Television producer turned late night TV host and podcaster Carlos King is enjoying a new echelon of fame. His fans, who have christened him “The King of Reality TV,” know he is the brainchild behind some of the most celebrated moments and seasons of reality TV favorites like “The Real Housewives of Atlanta” and “The Real Housewives of New Jersey.” King was a producer on “RHOA” from 2008 to 2017.
But his work on newer shows produced under his own production company — namely “Love & Marriage: Huntsville,” the breakout hit on OWN that continues to soar in the ratings — along with his growing on-air presence is now making him just as famous as many of the people he’s helped become household names over the years.
That is a feat all on its own. But as a Black gay man in entertainment, King is now providing a much needed template for many like him to follow. In an interview with HuffPost, King reflects on his growing visibility, the success of his shows and what we can expect in the upcoming seasons of “Love & Marriage: Huntsville” and “Belle Collective.” Thankfully, because he is reality TV royalty, King also entertains some of my questions related to the “Real Housewives” universe.
You have over a decade’s worth of experience producing some of the most successful reality shows on OWN, Bravo, BET and VH1. Fans call you “The King of Reality TV,” so it’s not as if people haven’t been celebrating you, but I feel like after the launch of your late night talk show, “Nightcap with Carlos King” and “Love & Marriage: D.C.,” that you are reaching a new peak. Does it all feel that way?
It really does. Look, I’ve been fortunate to have a great career by producing on some of the biggest shows in the world such as “The Real Housewives” [and] to bet on myself and to start my production company, Kingdom Reign Entertainment. My goal was to create my own shows because I studied Tyler Perry, who I actually know personally, and he always talked about ownership and creating your own destiny. So, to create a franchise for a Black woman who I looked up to since I was a kid — Oprah Winfrey — and for it to be the most-watched show is a blessing. And to launch a new city with “Love & Marriage D.C.” that’s doing well and then to be the first openly gay Black man to have a late night show on her network … is nothing but God’s blessing and grace. It also just goes to show you that the moment you step out on faith, anything’s possible.
I’m presently in mourning about the breakup of “Desus & Mero,” but when people talk about disruptors of late night TV, I think of you as much as them or anyone else by the fact that you’re the first openly Black gay male to host a show. A lot of gay Black men like myself have to contend with the perception that we lack commercial viability, yet here you are. I’ve seen you retweet some of the messages, and you know, it means a lot to see someone like you who actually likes gay Black men to be in this space. Can you talk a little bit about making history and the impact you’ve heard from the community directly?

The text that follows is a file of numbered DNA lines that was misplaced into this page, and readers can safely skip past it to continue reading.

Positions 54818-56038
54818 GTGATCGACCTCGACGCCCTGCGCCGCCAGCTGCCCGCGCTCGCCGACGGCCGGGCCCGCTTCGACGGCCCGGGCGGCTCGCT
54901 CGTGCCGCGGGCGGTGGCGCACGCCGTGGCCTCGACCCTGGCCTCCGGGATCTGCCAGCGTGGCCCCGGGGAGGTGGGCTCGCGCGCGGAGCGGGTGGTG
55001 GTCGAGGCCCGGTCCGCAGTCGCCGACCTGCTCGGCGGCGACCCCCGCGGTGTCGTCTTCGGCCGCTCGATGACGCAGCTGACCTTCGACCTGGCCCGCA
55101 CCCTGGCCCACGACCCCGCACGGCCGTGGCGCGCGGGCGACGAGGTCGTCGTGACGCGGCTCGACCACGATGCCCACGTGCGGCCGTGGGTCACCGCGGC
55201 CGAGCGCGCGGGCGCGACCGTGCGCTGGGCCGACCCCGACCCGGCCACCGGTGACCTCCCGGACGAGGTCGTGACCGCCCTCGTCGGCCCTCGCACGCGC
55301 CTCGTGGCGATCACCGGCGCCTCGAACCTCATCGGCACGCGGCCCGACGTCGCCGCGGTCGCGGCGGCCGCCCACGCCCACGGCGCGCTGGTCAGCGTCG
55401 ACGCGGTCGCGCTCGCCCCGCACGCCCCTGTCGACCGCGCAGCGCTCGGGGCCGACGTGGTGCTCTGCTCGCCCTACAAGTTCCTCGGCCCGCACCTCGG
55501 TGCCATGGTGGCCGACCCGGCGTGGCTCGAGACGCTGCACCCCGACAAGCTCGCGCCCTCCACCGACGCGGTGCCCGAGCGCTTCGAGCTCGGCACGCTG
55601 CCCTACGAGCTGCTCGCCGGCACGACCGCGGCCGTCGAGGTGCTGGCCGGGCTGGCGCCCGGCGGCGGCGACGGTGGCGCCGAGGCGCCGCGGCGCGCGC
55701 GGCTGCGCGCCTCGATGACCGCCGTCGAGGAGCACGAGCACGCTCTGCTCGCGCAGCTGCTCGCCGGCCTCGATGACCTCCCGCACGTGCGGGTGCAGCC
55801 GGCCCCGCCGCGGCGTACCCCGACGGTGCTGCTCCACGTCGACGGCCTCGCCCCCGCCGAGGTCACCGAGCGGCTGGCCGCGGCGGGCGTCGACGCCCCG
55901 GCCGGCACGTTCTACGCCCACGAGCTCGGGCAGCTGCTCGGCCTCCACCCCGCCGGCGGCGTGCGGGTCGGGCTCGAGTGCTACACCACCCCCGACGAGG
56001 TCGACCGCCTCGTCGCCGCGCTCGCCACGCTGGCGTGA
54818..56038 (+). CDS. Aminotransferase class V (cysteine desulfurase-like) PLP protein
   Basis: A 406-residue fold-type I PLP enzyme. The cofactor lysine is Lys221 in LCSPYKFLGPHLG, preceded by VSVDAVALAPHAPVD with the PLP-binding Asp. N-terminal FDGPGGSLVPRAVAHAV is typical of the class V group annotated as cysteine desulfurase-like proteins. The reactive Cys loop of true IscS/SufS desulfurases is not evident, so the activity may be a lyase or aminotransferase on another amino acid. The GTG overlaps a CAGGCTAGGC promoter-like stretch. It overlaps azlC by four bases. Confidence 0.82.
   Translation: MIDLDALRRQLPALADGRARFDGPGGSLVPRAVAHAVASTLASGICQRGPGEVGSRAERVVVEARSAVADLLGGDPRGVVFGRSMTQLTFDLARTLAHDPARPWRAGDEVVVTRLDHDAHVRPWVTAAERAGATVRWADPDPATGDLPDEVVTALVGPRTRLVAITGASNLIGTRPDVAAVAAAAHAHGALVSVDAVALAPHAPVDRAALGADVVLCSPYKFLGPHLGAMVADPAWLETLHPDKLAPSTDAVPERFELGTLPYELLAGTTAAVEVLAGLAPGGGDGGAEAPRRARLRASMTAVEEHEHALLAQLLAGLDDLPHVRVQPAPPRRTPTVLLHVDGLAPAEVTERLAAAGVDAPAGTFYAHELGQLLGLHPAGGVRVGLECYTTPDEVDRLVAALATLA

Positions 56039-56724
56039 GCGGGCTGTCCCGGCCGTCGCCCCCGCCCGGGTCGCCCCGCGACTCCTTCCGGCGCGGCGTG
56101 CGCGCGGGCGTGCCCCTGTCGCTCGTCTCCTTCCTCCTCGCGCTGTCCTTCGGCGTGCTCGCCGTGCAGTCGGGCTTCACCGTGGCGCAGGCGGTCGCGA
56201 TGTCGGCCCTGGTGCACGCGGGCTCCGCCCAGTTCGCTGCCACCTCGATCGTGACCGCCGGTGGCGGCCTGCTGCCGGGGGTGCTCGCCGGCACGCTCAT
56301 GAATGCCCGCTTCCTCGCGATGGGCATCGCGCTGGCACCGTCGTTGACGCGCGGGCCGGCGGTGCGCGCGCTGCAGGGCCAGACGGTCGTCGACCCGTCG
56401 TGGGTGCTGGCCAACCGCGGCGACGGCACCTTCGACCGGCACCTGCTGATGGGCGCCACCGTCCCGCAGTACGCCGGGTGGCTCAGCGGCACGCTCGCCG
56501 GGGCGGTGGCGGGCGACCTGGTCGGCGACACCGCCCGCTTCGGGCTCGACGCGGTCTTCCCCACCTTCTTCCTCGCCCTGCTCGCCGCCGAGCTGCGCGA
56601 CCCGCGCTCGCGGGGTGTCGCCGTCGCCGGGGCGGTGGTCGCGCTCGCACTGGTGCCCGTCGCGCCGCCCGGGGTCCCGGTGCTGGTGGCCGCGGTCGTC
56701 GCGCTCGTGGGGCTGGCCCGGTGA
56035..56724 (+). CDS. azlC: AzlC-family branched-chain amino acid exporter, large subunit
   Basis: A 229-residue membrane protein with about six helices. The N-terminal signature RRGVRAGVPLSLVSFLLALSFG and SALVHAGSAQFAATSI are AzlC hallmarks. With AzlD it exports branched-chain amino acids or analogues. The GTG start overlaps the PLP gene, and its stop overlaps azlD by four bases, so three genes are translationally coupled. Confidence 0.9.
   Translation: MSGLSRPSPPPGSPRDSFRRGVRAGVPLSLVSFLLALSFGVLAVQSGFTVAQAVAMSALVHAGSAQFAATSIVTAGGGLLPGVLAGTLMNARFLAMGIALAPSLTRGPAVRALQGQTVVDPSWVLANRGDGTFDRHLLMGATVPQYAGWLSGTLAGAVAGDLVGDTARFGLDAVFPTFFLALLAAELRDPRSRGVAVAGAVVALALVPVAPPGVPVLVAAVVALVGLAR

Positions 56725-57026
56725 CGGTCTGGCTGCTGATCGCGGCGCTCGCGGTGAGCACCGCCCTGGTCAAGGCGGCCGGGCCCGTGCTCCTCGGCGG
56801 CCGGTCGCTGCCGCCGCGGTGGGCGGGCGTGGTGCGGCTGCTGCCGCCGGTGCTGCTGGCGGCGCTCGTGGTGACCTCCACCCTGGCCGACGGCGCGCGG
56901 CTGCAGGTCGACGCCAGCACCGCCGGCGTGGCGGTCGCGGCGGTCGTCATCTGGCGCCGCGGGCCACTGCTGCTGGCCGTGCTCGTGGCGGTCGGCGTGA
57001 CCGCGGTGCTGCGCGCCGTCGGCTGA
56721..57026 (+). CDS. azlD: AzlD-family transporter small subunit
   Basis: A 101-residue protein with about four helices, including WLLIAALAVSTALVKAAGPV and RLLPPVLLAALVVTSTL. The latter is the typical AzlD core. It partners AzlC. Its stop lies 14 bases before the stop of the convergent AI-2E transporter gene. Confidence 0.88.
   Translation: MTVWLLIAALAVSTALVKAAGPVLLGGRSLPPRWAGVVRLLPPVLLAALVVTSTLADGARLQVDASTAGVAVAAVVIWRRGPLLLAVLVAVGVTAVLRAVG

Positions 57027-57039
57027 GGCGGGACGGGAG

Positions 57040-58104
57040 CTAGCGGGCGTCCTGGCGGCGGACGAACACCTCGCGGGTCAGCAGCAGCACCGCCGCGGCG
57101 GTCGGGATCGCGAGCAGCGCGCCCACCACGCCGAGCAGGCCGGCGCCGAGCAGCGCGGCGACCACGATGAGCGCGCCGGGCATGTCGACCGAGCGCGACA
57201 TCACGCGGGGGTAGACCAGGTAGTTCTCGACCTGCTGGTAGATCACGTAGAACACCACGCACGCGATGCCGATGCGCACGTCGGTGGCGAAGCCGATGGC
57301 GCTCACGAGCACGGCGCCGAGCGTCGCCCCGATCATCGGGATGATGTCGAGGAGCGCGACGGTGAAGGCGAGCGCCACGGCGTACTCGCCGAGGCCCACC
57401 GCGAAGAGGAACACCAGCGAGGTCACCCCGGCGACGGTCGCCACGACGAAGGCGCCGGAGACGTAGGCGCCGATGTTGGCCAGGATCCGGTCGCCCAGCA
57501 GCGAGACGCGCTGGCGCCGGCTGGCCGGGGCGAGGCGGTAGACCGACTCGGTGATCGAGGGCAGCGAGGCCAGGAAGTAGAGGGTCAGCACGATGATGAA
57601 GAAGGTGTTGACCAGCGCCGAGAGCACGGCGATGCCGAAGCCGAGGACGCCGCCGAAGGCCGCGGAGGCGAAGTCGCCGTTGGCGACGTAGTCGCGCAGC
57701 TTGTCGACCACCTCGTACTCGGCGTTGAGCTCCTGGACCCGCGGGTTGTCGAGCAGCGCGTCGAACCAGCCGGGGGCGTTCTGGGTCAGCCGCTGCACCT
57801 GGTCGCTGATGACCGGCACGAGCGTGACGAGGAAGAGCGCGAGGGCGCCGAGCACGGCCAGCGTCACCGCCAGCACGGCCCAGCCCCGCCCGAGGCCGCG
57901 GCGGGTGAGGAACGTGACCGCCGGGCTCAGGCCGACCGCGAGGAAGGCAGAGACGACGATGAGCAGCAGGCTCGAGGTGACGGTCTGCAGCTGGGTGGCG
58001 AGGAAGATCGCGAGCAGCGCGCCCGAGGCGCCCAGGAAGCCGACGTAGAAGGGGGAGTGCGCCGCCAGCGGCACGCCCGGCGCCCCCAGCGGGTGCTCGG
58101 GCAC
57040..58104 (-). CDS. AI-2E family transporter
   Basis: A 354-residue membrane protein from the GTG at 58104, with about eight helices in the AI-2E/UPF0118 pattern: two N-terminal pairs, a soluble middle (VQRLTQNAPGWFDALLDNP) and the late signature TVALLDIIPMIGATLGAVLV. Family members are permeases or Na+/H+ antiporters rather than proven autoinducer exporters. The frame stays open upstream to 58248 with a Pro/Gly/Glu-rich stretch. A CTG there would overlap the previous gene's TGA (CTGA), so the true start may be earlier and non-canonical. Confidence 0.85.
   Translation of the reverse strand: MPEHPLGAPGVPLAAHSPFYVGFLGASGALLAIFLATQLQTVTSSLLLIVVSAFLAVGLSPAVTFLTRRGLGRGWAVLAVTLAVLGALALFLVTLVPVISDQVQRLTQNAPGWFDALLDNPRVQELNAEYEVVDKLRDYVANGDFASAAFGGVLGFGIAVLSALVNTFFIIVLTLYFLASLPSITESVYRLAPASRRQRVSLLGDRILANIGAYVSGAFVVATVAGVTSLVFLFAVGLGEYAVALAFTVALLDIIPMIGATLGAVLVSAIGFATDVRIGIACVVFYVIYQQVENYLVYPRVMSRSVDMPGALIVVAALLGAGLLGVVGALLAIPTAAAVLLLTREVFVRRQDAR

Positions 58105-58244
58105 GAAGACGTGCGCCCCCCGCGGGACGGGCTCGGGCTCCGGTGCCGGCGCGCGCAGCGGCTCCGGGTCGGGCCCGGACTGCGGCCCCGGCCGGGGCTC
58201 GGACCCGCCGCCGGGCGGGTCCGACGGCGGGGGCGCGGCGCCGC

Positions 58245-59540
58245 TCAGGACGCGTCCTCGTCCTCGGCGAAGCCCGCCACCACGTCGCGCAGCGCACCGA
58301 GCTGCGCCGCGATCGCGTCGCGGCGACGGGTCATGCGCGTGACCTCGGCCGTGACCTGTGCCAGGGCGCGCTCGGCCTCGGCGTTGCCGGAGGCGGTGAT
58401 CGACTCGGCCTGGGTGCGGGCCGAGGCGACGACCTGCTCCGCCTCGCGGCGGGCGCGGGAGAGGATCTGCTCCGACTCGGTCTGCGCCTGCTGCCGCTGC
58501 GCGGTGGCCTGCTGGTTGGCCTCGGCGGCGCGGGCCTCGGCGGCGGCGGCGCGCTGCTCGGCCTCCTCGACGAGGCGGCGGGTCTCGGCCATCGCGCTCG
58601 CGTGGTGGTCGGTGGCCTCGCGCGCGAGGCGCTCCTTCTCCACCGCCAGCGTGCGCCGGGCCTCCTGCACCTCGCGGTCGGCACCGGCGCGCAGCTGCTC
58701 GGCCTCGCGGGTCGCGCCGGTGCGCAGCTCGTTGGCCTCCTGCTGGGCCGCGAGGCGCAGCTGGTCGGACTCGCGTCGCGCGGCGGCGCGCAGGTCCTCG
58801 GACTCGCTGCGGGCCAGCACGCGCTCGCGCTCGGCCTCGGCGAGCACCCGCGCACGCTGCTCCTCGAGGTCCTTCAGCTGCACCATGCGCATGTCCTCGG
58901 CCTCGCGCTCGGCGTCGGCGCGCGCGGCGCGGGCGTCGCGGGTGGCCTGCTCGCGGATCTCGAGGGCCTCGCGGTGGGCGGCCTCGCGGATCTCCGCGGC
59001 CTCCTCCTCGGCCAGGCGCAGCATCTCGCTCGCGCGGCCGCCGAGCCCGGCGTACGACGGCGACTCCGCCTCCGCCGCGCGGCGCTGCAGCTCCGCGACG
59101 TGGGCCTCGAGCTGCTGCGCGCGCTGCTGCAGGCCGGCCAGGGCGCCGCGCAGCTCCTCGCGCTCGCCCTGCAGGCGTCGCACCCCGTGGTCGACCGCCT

Oh, absolutely. Listen, I am where I’m at because someone else gave me an opportunity, right? So me retweeting and reposting messages from people who were like, “Oh my gosh, you represent us” and “I now have someone to look up to who’s in front of the camera.” I did not have that at 12 years old watching Oprah Winfrey and Montel Williams, and then Ananda Lewis on “Teen Summit.” Like, there was nobody who looked like me in terms of an openly gay Black man. We were just nonexistent, to be honest with you. So me having the opportunity to be that face for my community is a big deal. And I don’t take it for granted. And I know what that means for us, not, not just the little boys; I’m talking about grown men. Patrik Ian-Polk, who created “Noah’s Arc,” and he’s now a co-EP on “P-Valley,” sent me the sweetest message saying, “Boy, you better do it. And you are representing us.” Like that means the world to me for someone of his stature to even recognize me.
You’ve said that your production company, Kingdom Reign Entertainment, was launched because “I wanted to create a platform for Black professionals to showcase you know, the good, the bad, the ugly so that they can be relatable to a mass audience.” What I have loved about your shows is that they are based in cities like Huntsville, Alabama, and Jackson, Mississippi, because not only are Black people mostly in the South, they’re not all in Atlanta. Can you tell me a little about your thought process in choosing these cities? Did you know at all that would boost appeal to Black viewers?
I knew that the curiosity factor would be there when you launch a show with the name Huntsville in the title, because prior to meeting Melody and Martell [of “Love & Marriage: Huntsville”], just to be honest with you, I [had] never heard of Huntsville [laugh].